When I was dating, I used to marvel at the profiles of ladies whose hobbies were running, biking, skiing, traveling, windsurfing, hiking, and feeding the homeless. But the reality is that they cannot bend time. If those are all their hobbies, then they’re really bad at all of them.

    Likewise the enthusiast who immerses himself in motorsports history. The hours spent reading the forums, buying and poring over books, etc.. is time not working on driving skills.

    I am decidedly a cycling enthusiast. I love spending all weekend tearing down and rebuilding one of my many, many bicycles. I’ll consider the weekend a success even if I just get a test-ride in the driveway with a new groupset. But (partially) as a result I’m nowhere near the cyclist that someone who spends the whole weekend doing structured workouts is.

    My conclusion at this point in life is you have time to do two, maybe three things pretty well. For many of us work is one of those things. Being a parent is one more. Lots of people sacrifice good work or good parenting to focus on their hobby. Not many can do all three, and nobody can do all three and a fourth as well.

    • AvatarRonnie Schreiber

      Leo Fender couldn’t play guitar or bass. Laurens Hammond was so profoundly tone deaf that he’s been described as “amusical”.

      Recognizing one’s limitations can be liberating. Bob Seger’s career improved when he decided that he wasn’t a good enough guitar player to be the next Jimi Hendrix and concentrated on his songwriting. The same is probably true for every great luthier and amp/gear builder. Dave Friedman is better at building amps than he is at playing guitar. Paul Reed Smith is a better luthier than guitarist.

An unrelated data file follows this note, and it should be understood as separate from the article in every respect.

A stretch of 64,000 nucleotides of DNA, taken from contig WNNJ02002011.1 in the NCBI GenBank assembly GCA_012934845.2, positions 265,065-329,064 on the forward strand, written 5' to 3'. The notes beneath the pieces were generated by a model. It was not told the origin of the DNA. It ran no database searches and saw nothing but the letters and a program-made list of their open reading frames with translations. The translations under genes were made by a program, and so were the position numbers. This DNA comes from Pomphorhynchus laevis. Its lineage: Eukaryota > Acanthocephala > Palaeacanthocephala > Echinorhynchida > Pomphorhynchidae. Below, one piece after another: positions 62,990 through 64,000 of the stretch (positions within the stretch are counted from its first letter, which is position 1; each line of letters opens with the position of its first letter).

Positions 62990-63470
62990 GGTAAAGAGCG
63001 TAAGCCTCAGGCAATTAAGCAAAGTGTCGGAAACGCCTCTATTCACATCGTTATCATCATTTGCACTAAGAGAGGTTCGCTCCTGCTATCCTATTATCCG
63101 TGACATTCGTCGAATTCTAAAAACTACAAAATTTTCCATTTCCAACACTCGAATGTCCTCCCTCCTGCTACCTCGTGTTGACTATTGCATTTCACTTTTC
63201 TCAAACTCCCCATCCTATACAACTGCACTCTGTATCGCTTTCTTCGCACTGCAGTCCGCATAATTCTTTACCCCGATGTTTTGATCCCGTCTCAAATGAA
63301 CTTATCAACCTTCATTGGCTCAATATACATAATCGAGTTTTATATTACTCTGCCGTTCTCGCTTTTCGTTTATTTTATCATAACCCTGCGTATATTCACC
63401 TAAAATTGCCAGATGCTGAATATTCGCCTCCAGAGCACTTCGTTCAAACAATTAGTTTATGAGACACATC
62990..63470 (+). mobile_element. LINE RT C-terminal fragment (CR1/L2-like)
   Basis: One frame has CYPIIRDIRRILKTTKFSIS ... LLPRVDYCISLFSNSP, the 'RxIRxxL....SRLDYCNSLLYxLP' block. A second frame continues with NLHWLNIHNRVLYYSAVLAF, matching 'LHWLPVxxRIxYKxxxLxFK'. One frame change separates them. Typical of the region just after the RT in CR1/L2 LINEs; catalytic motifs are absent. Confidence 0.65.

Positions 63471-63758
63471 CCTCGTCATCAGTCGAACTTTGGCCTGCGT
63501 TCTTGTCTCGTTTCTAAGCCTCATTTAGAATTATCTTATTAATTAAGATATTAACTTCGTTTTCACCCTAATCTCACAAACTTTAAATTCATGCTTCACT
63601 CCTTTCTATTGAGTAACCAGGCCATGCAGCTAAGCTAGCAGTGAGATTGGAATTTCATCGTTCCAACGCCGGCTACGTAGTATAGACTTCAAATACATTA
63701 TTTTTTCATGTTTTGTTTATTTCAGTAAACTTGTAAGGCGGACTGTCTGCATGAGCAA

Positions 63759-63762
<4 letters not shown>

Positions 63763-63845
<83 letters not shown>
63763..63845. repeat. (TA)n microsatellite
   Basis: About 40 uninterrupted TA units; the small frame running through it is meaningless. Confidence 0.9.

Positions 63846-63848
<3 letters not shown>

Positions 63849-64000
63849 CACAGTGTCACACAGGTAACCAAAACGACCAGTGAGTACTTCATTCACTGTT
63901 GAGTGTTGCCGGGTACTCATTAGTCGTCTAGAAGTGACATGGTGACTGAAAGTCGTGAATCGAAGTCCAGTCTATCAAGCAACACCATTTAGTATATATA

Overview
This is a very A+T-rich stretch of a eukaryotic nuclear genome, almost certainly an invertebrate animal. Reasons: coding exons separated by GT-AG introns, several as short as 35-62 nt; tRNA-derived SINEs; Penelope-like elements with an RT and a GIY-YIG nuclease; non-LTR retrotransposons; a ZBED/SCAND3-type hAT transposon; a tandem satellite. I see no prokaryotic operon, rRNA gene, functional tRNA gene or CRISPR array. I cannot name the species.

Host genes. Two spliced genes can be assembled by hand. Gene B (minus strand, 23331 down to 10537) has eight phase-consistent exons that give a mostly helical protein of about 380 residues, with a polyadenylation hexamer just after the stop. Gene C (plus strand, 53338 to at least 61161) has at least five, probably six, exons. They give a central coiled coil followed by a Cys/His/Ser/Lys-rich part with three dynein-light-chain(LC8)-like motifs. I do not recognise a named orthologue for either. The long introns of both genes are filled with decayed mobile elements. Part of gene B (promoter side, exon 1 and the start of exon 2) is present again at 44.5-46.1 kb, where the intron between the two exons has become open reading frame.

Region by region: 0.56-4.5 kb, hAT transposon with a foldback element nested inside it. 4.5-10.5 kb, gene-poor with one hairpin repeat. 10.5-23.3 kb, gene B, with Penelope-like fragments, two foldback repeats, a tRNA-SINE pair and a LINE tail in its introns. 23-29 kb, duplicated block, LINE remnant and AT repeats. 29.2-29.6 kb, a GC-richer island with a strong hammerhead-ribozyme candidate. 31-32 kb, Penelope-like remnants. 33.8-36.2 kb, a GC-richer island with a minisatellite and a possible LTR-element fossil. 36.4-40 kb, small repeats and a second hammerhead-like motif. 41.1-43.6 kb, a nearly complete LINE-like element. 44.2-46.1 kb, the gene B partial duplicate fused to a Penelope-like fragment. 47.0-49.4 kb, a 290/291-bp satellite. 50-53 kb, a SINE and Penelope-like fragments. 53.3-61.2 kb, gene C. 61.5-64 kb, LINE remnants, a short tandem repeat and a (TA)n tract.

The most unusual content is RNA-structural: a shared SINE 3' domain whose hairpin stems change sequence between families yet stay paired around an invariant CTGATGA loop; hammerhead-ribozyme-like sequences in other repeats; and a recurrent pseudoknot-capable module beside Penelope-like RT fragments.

Sometimes you have to recognize what you are good at and what you aren’t good at. I’m much better at tinkering than I am at practicing harmonica. If I had spent the last 5 years practicing playing, I’d probably be able to demo the Harmonicaster myself, but then I wouldn’t have it to demonstrate.

  2. AvatarDavid Florida

    For roughly the one millionth time, I find myself muttering “it’s not the tool, it’s the man.” Thanks, Jack, this was a great piece.

  3. AvatarHop

    These were all the Baruthian Laws I could turn up. Not in order…

    1st Law: As the length of an online discussion or comment thread regarding the Camaro grows, the possibility of someone mentioning a Mustang approaches 1.

    2nd Law: As the length of a discussion concerning automobiles and fuel availability increases, the possibility of some Manhattanite or Portland-dweller making an absolutely uniform, uninformed, completely ridiculous statement regarding mass transit approaches 1.